Happy 2020! This New Year’s Day fare and recipe by Jan Roden is featured in my book Entertaining at Home. Black-eyed peas are a traditional New Year’s Day dish. The peas are believed to bring good luck and prosperity throughout the year. For a full meal, serve with a pan of cornbread and a pot of greens. Collard greens, turnip greens, mustard greens, spinach, kale, and Swiss chard are all excellent options.

The customary good-luck fare includes—black-eyed peas (prosperity), leafy greens (money), pork (progress), seafood (abundance), and cornbread (gold).


Southern Black-Eyed Peas

  • Author: Ronda Carmen
  • Prep Time: 24 hours
  • Cook Time: 1 hour
  • Total Time: 25 hours


2 pounds dried black-eyed peas
1 large smoked ham hock
1 large yellow onion, diced
5 cloves garlic, minced
2 tablespoons coarse salt
1 tablespoon cracked black pepper
4 bay leaves
2 cups unsalted vegetable stock


Rinse the beans thoroughly, removing any pebbles or other debris. Add the beans to a large bowl. Add cold water to cover by at least 4 inches. Soak the beans overnight.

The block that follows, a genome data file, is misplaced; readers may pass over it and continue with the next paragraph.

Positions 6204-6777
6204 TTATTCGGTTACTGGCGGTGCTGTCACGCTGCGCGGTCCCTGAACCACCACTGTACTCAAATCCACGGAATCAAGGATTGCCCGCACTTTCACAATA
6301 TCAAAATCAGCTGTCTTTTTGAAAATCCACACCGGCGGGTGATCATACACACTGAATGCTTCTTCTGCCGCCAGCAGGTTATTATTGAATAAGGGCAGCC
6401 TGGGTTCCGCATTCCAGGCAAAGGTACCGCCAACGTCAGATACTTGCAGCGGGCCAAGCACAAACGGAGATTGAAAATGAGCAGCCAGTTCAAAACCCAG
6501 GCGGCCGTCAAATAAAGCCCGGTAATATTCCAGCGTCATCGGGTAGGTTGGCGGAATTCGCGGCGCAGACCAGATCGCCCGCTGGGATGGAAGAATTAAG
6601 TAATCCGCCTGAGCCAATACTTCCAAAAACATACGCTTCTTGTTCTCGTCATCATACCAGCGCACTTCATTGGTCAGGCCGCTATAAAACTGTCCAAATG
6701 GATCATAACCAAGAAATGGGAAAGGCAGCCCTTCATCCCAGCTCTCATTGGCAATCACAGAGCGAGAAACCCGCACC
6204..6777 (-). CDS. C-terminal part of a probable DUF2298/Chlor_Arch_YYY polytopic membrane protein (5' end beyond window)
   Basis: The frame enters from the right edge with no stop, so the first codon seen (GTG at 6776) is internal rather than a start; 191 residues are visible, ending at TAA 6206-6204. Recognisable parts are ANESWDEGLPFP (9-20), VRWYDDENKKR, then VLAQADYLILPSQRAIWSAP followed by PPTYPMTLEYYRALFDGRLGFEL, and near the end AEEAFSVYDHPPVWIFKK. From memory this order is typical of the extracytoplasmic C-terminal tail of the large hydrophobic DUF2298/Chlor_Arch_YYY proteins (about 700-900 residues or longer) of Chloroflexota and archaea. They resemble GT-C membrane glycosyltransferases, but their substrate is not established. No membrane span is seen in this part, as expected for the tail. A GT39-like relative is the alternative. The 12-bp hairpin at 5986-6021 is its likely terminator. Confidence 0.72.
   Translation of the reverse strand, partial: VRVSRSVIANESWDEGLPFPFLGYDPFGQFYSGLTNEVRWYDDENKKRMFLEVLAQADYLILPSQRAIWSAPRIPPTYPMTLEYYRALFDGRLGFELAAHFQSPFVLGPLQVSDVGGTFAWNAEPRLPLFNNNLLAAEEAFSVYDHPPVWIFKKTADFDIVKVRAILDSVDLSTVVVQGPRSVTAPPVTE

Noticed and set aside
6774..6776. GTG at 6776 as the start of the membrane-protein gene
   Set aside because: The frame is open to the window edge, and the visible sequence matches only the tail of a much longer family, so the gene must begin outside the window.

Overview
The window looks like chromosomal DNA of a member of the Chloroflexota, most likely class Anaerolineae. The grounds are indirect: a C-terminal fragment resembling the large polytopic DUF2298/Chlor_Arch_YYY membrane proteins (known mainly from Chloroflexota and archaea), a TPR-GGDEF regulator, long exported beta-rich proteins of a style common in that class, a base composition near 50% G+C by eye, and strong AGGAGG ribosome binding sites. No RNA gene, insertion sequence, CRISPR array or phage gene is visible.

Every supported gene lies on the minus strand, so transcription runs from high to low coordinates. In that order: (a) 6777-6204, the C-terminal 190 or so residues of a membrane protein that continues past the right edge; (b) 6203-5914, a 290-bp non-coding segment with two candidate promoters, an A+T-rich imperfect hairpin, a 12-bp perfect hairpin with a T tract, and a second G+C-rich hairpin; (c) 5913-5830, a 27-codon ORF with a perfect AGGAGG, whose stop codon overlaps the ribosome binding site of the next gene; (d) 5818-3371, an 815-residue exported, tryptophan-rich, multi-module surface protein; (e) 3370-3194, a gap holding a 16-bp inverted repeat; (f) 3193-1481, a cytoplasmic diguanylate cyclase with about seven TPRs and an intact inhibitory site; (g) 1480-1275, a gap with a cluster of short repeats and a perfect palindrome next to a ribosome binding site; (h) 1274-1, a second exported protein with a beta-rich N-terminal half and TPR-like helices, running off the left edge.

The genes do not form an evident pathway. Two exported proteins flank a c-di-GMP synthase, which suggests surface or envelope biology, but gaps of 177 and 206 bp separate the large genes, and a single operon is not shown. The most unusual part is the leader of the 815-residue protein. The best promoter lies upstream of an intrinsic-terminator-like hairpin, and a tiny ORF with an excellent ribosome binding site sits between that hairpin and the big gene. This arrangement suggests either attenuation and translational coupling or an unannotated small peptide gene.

The following day, drain the water and rinse the beans. Place the rinsed beans, ham hock, onion, garlic, salt, pepper, and bay leaves in a large stockpot. Add just enough water to cover the beans, then add the vegetable stock.

Bring the beans to a boil. Reduce heat to a steady simmer. Cook, stirring occasionally, until the beans are tender and the liquid has been absorbed, about 1 hour.

Remove the beans from the heat and discard the bay leaves. Transfer the ham hock to a cutting board. When cool enough to touch, remove the outside skin and the bone. Dice the meat and return it to the pot with the beans. Serve the beans in a tureen with a slotted spoon.


 © Photo Michael Hunter

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